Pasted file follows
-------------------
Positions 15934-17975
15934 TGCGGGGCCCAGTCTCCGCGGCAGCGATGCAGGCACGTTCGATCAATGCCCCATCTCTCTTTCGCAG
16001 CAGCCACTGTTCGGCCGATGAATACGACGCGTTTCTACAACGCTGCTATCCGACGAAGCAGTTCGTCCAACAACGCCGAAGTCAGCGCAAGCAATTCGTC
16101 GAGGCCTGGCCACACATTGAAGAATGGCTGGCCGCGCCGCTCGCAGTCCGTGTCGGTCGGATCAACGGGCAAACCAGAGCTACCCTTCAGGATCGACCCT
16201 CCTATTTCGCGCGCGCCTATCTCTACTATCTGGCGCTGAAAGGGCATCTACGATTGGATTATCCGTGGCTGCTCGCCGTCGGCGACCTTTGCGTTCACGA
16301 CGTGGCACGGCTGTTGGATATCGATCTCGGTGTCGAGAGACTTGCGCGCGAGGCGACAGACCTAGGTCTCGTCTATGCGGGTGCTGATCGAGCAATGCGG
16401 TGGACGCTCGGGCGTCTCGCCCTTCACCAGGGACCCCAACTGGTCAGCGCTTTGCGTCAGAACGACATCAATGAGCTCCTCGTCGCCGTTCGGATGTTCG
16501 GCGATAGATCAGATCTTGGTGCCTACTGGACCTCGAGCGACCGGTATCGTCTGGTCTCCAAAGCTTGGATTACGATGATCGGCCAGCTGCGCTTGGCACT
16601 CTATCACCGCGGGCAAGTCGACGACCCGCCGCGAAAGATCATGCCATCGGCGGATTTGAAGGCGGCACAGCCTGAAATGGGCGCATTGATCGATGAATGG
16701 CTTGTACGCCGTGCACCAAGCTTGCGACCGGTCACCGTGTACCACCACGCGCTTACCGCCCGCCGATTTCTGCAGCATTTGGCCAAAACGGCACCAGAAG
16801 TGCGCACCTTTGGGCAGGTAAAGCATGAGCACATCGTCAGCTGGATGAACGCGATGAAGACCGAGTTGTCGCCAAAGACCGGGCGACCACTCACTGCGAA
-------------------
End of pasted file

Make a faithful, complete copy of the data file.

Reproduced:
Positions 15934-17975
15934 TGCGGGGCCCAGTCTCCGCGGCAGCGATGCAGGCACGTTCGATCAATGCCCCATCTCTCTTTCGCAG
16001 CAGCCACTGTTCGGCCGATGAATACGACGCGTTTCTACAACGCTGCTATCCGACGAAGCAGTTCGTCCAACAACGCCGAAGTCAGCGCAAGCAATTCGTC
16101 GAGGCCTGGCCACACATTGAAGAATGGCTGGCCGCGCCGCTCGCAGTCCGTGTCGGTCGGATCAACGGGCAAACCAGAGCTACCCTTCAGGATCGACCCT
16201 CCTATTTCGCGCGCGCCTATCTCTACTATCTGGCGCTGAAAGGGCATCTACGATTGGATTATCCGTGGCTGCTCGCCGTCGGCGACCTTTGCGTTCACGA
16301 CGTGGCACGGCTGTTGGATATCGATCTCGGTGTCGAGAGACTTGCGCGCGAGGCGACAGACCTAGGTCTCGTCTATGCGGGTGCTGATCGAGCAATGCGG
16401 TGGACGCTCGGGCGTCTCGCCCTTCACCAGGGACCCCAACTGGTCAGCGCTTTGCGTCAGAACGACATCAATGAGCTCCTCGTCGCCGTTCGGATGTTCG
16501 GCGATAGATCAGATCTTGGTGCCTACTGGACCTCGAGCGACCGGTATCGTCTGGTCTCCAAAGCTTGGATTACGATGATCGGCCAGCTGCGCTTGGCACT
16601 CTATCACCGCGGGCAAGTCGACGACCCGCCGCGAAAGATCATGCCATCGGCGGATTTGAAGGCGGCACAGCCTGAAATGGGCGCATTGATCGATGAATGG
16701 CTTGTACGCCGTGCACCAAGCTTGCGACCGGTCACCGTGTACCACCACGCGCTTACCGCCCGCCGATTTCTGCAGCATTTGGCCAAAACGGCACCAGAAG
16801 TGCGCACCTTTGGGCAGGTAAAGCATGAGCACATCGTCAGCTGGATGAACGCGATGAAGACCGAGTTGTCGCCAAAGACCGGGCGACCACTCACTGCGAA